Studies have demonstrated that HA has shock absorption properties and the capacity to reduce the levels of pro-inflammatory agents such as PGE2 and NF-kB, along with enzymes that contribute to the breakdown of joint tissue.

The therapeutic effect of HA has been shown to peak at around eight weeks and persist for at least six months. In addition, there is evidence that HA supplementation can delay the need for total joint replacement surgery.


Current guidelines

According to MOH, viscosupplementation can be used for the treatment of knee OA where general measures or systemic therapies have failed or are contraindicated (Grade B, Level 1+).

International guidelines recommend viscosupplementation in the management of symptomatic mildto-moderate knee OA as a second-line conservative treatment in non-responders, or in patients who have contraindications to nonsteroidal antiinflammatory drugs (NSAIDs).

Other indications

Viscosupplementation is also appropriate in cases where comorbidities, contraindications or other concerns limit treatment options. It may also be preferred by patients with more advanced OA, who wish to avoid joint replacement surgery for as long as possible.7

HA is also recognised as a non-doping drug, making it a suitable adjuvant option for athletes with knee OA. When possible, schedule the treatment out of season and adapt to the patient’s sporting activity.


The general viscosupplementation procedure includes:

  1. Relevant patient evaluation and patient consent

  2. Ensuring aseptic joint infiltrationt

  3. The choice of appropriate injection approach according to the joint

  4. The choice of appropriate needle calibre

  5. Aspiration of excess synovial fluid

  6. Injection without resistance to pain

  7. Joint mobilisation following injection

  8. Post-viscosupplementation advice


The efficacy of viscosupplementation may vary among individuals, depending on the severity of OA, baseline function and the specific viscosupplementation product used.

Many studies have reported overall positive results in pain relief and function outcomes among patients with knee OA treated with viscosupplementation. The response can vary among individuals, but most found a moderate efficacy of around 20% versus placebo.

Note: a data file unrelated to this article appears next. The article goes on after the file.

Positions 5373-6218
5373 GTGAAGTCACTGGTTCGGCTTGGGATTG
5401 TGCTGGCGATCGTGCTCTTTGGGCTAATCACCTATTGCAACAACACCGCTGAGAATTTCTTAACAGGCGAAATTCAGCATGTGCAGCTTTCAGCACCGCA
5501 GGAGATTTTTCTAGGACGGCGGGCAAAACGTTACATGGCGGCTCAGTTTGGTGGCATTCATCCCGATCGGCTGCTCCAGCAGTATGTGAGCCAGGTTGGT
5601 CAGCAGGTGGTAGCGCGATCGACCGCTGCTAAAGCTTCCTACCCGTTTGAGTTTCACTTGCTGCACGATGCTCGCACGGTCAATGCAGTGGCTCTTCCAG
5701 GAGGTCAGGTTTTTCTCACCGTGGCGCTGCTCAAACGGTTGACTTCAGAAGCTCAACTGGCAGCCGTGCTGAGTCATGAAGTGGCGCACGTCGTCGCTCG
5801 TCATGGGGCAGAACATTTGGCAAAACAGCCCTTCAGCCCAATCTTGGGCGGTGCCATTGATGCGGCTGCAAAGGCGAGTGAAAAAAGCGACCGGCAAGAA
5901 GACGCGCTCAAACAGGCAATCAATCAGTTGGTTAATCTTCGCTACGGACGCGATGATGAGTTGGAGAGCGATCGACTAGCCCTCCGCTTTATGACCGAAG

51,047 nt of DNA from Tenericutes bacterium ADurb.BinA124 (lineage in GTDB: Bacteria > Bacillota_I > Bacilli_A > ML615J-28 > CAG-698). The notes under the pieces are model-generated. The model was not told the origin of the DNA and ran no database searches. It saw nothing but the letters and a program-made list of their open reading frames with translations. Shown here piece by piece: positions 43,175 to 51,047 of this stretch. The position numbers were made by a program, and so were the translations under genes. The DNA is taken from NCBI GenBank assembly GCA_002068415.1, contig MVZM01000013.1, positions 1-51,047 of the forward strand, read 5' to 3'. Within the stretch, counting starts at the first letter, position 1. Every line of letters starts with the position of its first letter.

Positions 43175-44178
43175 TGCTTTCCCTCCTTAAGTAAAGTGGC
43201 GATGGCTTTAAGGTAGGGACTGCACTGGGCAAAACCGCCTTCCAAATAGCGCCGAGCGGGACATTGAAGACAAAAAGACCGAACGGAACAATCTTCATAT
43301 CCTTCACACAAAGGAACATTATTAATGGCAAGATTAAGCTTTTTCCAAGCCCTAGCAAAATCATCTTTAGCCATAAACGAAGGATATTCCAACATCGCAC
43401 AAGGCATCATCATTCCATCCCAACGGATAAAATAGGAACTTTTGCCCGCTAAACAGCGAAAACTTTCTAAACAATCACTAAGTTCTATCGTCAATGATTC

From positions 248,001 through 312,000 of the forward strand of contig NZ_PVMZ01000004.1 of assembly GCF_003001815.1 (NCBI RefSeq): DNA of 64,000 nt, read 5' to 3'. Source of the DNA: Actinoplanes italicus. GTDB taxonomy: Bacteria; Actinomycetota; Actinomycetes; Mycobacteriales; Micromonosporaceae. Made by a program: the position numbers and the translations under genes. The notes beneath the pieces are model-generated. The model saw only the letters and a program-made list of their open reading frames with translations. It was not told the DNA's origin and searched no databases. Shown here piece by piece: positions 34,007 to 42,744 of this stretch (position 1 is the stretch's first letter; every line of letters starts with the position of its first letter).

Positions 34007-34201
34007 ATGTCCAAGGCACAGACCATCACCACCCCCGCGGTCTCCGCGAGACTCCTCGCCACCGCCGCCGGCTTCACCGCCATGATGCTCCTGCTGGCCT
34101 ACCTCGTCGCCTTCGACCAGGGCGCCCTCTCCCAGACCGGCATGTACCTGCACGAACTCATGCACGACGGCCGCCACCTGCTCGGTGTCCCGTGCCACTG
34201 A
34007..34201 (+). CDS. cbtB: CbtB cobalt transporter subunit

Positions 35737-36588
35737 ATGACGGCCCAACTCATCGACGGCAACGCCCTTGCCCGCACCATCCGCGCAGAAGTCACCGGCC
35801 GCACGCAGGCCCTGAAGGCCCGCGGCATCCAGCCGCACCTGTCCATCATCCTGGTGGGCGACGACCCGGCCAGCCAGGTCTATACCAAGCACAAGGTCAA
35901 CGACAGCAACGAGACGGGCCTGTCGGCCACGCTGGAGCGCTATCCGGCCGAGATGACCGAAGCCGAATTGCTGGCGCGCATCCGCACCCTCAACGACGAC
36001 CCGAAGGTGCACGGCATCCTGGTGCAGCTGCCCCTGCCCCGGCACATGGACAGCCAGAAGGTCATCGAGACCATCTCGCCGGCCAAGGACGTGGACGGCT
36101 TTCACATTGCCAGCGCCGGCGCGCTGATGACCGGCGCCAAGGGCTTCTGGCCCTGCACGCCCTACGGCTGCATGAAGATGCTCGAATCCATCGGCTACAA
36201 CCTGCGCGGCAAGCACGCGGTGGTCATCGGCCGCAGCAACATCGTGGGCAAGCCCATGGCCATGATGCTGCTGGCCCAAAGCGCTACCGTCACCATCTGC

General tolerance for HA injection is good with acceptable local tolerance. Main adverse effects may include painful or inflammatory local reactions, but they are usually mild and temporary.

More rarely, pseudosepsis may occur, with early onset one to 24 hours post-injection. Fine-needle aspiration and bacteriological analysis should be performed to exclude septic arthritis in case of any doubt.


The goal of knee OA treatment is to reduce pain, enhance joint function and improve the individual’s quality of life. It requires a multimodal approach including non-pharmacological, pharmacological and surgical interventions, individualised for each patient’s symptoms and disease severity.

Conservative management approaches include weight reduction, physical activity and utilisation of both non-steroidal and steroidal anti-inflammatory drugs and opioids.

Among other injection treatments, intra-articular injection with corticosteroids and PRP has been reported as a valid therapeutic strategy for the treatment of knee OA.



Extracorporeal shockwave therapy (ESWT) is a procedure which uses shockwaves to stimulate healing of the problematic tissue in a number of MSK conditions.

Although relatively novel, it has gained traction worldwide due to its efficacy and minimal adverse effects. This procedure has broadened our choices when it comes to effective non-invasive treatment modalities for such conditions.

Clinical origins

ESWT was first used clinically in the 1980s for the treatment of renal calculi. Its effects on bones were first investigated due to the apprehension that shockwaves may damage the pelvic bone inadvertently during its use in the treatment of renal calculi.

Surprisingly, it was found that whilst shockwaves had no considerable effects on intact bone, it may stimulate osteogenesis in fractures on animal models. This led to the first studies into the effects of ESWT on the MSK system.

The use of ESWT has since been expanded to treat many other conditions including plantar fasciitis, lateral epicondylitis of the elbow, calcific tendinopathies of the shoulder and patella tendinopathy.


There are currently two major types of shockwaves used in ESWT: focused shockwaves and radial shockwaves.

  • Focused shockwaves have a single pulse, with an abrupt and nearly discontinuous change in pressure, travelling faster than the speed of sound through the medium it is propagating through (Figure 4).

  • Radial waves are sound waves whose physical properties significantly differ from those of focused shockwaves, with a slower rise time and a lower energy level (Figure 5).

Types of shockwaves - SingHealth Duke-NUS Sport & Exercise Medicine Centre

The use of focused shockwaves, especially at high energy levels, requires accurate identification of the area to be treated with radiographic or ultrasound guidance to avoid damage to the surrounding tissue and optimise treatment efficacy.